October 26, 2022
Follow common sense tips to let them howl the night away
October 26, 2022 – If you have a teenager in the house, long gone are the days when they started planning their Halloween costumes on the first day of school. But that doesn’t mean they don’t want to have a good time when Halloween rolls around. And that’s also true for teens who suffer from allergies and asthma.
Teens usually know the drill when it comes to handling their food allergies, seasonal allergies or asthma. Teenagers also don’t want to miss out on the fun if there are parties to be had or events to attend. And there’s no reason a teen with allergies or asthma should have to miss anything. Providing your teen with common-sense guidelines regarding what they can eat and what they need to steer clear of means they can join the fun and be wheeze and sneeze-free.
Here are four tips from the American College of Allergy, Asthma and Immunology to help your teen with allergies or asthma take part in the Halloween fun.
- Stay smoke free – in all forms – Your teen with asthma knows they shouldn’t smoke cigarettes and shouldn’t be around second-hand smoke because smoking can trigger an asthma attack. Do they also know they should avoid smoke machines, bonfires and fireworks for the same reason? If your child decides to attend a party where there will be a bonfire, let them know to sit upwind from the fire to avoid the smoke. They should also carry their rescue inhaler in case they begin to wheeze or feel other asthma symptoms coming on.
- Scary sounds shouldn’t be from candy wrappers – Your teen is aware of what foods they’re allergic to, but a few reminders around Halloween can’t hurt. People enjoy the “fun-size” treats, but many aren’t labeled for allergens, and if there’s no label, it isn’t safe for your teen with food allergies. If they are headed to a party, suggest they bring their own safe treats, or bake something they know is allergy-friendly to bring. Encourage your teen to host a Halloween party. They can control the food served and know that all the treats are allergen-free.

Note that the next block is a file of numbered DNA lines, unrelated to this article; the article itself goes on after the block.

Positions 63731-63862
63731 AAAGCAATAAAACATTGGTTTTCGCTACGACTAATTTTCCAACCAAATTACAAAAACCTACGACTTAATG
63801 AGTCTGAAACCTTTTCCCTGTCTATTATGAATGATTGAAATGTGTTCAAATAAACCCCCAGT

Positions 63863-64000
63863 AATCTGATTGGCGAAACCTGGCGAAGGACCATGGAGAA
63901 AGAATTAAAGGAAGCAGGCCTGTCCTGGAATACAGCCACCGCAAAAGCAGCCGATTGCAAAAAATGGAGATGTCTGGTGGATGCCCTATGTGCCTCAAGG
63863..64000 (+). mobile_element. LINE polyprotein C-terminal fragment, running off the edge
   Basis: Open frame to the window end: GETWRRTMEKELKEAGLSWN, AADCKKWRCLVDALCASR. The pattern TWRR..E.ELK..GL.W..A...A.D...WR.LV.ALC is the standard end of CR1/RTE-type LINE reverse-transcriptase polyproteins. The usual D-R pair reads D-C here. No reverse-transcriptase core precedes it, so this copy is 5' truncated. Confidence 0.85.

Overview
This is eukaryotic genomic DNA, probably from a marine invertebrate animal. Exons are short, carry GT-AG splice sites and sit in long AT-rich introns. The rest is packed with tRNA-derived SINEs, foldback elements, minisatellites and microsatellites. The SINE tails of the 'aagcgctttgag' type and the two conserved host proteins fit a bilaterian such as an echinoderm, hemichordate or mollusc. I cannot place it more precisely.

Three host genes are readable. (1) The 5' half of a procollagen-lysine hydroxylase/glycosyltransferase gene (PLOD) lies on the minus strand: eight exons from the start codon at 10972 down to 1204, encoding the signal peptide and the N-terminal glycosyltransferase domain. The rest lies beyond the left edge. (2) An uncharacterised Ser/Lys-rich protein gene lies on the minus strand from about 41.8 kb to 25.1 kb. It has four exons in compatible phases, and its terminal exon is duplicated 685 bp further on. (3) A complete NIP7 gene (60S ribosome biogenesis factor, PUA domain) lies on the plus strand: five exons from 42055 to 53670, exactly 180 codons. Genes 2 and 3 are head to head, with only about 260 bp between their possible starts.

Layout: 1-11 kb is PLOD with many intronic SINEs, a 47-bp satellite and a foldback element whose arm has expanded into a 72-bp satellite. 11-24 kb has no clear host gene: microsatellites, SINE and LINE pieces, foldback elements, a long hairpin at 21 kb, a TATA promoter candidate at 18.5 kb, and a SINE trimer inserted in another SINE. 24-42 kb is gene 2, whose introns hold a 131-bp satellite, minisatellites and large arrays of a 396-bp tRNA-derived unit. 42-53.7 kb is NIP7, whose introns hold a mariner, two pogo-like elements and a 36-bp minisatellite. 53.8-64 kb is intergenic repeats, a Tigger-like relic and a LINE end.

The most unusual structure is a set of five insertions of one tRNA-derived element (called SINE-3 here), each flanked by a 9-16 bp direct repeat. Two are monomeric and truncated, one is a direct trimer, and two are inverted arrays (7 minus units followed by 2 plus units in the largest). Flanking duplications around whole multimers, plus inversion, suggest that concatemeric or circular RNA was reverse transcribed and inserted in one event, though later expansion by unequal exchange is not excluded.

- Help your teen get his “ghoul” on – They may not admit it, but teens like to wear costumes too. Unfortunately, some Halloween makeup contains ingredients that cause allergic reactions – especially for those with eczema or other allergic skin conditions. Do a little research and see if you can find high quality hypoallergenic makeup. Test any makeup your teen wants to use on a small patch of skin first to see if there is any reaction. If your child has a latex allergy, make sure they check for latex in any costume they plan on purchasing.
- Preparation is key to fun – Your teens may consider themselves “almost adult,” but they still need to be prepared for asthma and allergy emergencies. They should always carry needed medications including their rescue inhaler. If they have a food allergy they need two epinephrine auto-injectors and their cell phone in case an emergency arises. They should make sure any friends they regularly hang with are aware of their allergies or asthma so if they start to have a reaction, the friend can help.
If allergies or asthma are holding your teen back, it’s time to take control. See an allergist for expert care and relief. Use the ACAAI allergist locator to find an allergist in your area.
The ACAAI is a professional medical organization of more than 6,000 allergists-immunologists and allied health professionals, headquartered in Arlington Heights, Ill. The College fosters a culture of collaboration and congeniality in which its members work together and with others toward the common goals of patient care, education, advocacy and research. ACAAI allergists are board-certified physicians trained to diagnose allergies and asthma, administer immunotherapy, and provide patients with the best treatment outcomes. For more information and to find relief, visit AllergyandAsthmaRelief.org. Join us on Facebook, Pinterest and Twitter.